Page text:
A relaxed approach to cloth diapers

 photo 20160225_155152_zpsgeygauqp.jpg

I now have data which strongly indicates that posts about handkerchiefs are far less popular than posts containing baby pictures. This post is going to be about cloth diapers. I predict it will be less popular than baby pictures, but more than the discussion of my snot habits.

People cite multiple reasons for using cloth diapers: better for the environment, fear of chemicals, cuteness of cloth diapers, sensitive skin on the baby, and cost. I’m not afraid of chemicals, I’m not particularly motivated by cute in any area of my life, my baby does not have sensitive skin, and I’m not sure cloth diapers are better for New Mexico’s environment. Know what we have lots of? Space. What we don’t have here is water, and it takes 5 partial fillings of the washer to clean cloth diapers. Now, our water comes from a well down the valley a bit and once we use it it goes out our drain field, so one might argue that it just goes right back to the aquifer, but I’m not sure that’s entirely the case. Anyway, my main interest is cost savings. Also, it turns out in our case they are significantly less prone to blowouts. I didn’t know that would be an advantage going into this and hadn’t read that anywhere, so it might just be a benefit of this particular baby’s geometry.

I got 12 used but perfect condition Bum Genius Freestyle diapers and a couple of extra inserts for $60 at a yard sale (savings of approximately $160 over new, not including tax).

Washing and drying is easy. My tune may change once she eats food and poop becomes gross.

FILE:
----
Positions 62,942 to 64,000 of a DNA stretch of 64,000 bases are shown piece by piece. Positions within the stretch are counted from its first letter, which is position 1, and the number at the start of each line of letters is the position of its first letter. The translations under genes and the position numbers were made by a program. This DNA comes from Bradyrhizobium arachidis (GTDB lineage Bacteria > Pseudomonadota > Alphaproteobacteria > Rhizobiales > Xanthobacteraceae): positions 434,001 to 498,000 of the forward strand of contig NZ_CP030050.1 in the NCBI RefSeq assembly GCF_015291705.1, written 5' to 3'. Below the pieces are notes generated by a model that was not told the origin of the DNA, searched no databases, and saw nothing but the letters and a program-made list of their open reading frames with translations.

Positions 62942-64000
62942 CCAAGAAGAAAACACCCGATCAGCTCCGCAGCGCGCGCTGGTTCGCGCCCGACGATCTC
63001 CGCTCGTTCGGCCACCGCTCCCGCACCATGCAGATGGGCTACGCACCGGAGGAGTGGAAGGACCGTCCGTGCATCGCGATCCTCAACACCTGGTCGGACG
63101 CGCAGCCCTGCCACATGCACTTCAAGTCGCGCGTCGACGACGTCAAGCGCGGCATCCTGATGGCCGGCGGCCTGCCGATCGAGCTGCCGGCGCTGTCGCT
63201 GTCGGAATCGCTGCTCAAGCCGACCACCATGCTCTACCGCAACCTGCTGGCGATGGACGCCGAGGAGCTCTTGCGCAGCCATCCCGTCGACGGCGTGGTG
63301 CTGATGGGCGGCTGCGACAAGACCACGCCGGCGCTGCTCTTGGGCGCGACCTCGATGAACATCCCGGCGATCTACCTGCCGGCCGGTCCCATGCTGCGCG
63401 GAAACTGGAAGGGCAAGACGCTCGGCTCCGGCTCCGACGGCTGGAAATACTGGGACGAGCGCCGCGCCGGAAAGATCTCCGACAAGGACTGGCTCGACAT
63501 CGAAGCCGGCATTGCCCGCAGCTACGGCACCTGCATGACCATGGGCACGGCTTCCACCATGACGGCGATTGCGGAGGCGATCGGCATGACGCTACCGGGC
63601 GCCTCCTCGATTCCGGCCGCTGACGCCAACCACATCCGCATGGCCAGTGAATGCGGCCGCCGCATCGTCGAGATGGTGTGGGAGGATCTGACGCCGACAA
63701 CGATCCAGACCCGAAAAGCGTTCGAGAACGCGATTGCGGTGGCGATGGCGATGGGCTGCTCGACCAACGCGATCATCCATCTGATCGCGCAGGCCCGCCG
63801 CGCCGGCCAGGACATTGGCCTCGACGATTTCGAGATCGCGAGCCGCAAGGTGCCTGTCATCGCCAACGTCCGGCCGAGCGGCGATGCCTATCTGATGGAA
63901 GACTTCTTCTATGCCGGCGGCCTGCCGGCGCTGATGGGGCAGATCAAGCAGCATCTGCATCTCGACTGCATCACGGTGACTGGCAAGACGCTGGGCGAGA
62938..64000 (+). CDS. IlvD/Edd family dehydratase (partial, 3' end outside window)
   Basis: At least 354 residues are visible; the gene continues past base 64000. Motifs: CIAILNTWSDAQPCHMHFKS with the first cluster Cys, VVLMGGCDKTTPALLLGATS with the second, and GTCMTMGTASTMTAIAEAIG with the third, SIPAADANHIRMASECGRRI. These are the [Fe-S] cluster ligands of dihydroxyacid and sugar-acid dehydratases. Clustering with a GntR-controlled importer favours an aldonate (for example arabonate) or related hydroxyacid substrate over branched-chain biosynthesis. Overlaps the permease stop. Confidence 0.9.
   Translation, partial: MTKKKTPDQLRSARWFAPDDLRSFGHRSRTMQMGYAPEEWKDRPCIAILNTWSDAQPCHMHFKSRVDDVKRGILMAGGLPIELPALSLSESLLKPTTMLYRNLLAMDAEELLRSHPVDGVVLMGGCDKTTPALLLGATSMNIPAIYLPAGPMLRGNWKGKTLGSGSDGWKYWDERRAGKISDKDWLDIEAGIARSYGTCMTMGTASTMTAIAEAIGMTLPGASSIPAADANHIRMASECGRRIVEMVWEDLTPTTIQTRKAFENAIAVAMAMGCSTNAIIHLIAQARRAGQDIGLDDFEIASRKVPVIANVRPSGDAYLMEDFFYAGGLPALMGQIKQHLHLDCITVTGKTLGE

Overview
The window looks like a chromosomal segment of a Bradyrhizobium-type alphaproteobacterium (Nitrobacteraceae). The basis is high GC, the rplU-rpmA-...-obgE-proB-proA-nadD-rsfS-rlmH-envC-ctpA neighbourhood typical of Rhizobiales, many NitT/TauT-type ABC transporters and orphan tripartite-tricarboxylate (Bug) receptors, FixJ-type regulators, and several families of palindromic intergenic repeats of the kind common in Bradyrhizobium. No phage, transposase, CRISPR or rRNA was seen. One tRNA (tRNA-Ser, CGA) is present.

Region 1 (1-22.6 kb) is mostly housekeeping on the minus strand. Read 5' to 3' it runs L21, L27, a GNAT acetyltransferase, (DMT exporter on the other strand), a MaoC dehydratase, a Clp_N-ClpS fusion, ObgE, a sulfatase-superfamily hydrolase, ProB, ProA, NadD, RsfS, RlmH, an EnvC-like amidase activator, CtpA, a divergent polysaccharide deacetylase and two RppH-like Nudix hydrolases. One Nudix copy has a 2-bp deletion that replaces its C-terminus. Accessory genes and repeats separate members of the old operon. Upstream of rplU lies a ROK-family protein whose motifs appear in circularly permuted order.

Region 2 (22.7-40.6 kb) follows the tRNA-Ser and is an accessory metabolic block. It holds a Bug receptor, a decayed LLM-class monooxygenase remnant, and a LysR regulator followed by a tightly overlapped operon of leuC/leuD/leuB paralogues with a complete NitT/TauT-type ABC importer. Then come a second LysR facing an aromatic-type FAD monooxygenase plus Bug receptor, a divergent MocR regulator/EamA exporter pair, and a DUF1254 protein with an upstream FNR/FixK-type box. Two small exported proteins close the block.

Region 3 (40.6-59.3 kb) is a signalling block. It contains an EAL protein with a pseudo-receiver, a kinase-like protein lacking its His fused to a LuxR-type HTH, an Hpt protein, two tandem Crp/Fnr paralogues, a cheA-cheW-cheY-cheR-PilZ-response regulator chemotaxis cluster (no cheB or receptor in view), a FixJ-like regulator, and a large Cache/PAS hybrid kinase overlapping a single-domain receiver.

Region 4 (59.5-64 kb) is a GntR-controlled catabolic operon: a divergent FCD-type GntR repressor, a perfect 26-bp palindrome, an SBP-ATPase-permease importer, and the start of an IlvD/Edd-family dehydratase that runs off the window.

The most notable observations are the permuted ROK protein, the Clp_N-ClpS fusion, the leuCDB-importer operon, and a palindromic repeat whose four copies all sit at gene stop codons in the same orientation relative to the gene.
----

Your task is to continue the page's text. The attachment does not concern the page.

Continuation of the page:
photo 20160226_173022_zpst5v80yic.jpg

I use them at home during the day, then wash once they’re all used. It takes about 2 days to use the 12 and 1 to wash and dry (although washing and drying could be done overnight were I dedicated.)

The diapers didn’t fit until she was about 1 month old. We also didn’t bring them on our 10 day vacation. When she was 99 days old I had used approximately 351 disposable diapers. I think she averaged about 6 disposables a day up until about two weeks ago and now we’re down to 5ish, so that is 229 disposable diapers not used.

At 17.4 cents a diaper (what I paid today for Costco diapers), that’s $39.85 saved so far. We pay a fixed price for water no matter how much we use, so the only other costs are the electricity to run the washer (minimal) and the cost of laundry soap (also minimal – I just use a little of our normal soap from Costco).

So, we haven’t yet saved what I put into the diapers, but I think we will quickly get there. Besides, I expect I can sell them for what I put into them with no problem. Or use them for more babies, should we have them. Either way, so far I’m a fan. I wouldn’t want to go completely militantly cloth, but I’m liking using them in this relaxed way.

Advertisements

0 Responses to “A relaxed approach to cloth diapers”



  1. Leave a Comment

Leave a Reply

Fill in your details below or click an icon to log in:

WordPress.com Logo

You are commenting using your WordPress.com account. Log Out / Change )

Twitter picture

You are commenting using your Twitter account. Log Out / Change )

Facebook photo

You are commenting using your Facebook account. Log Out / Change )

Google+ photo

You are commenting using your Google+ account. Log Out / Change )

Connecting to %s




February 2016
M T W T F S S
« Jan   Mar »
1234567
891011121314
15161718192021
22232425262728
29  

Archives


%d bloggers like this: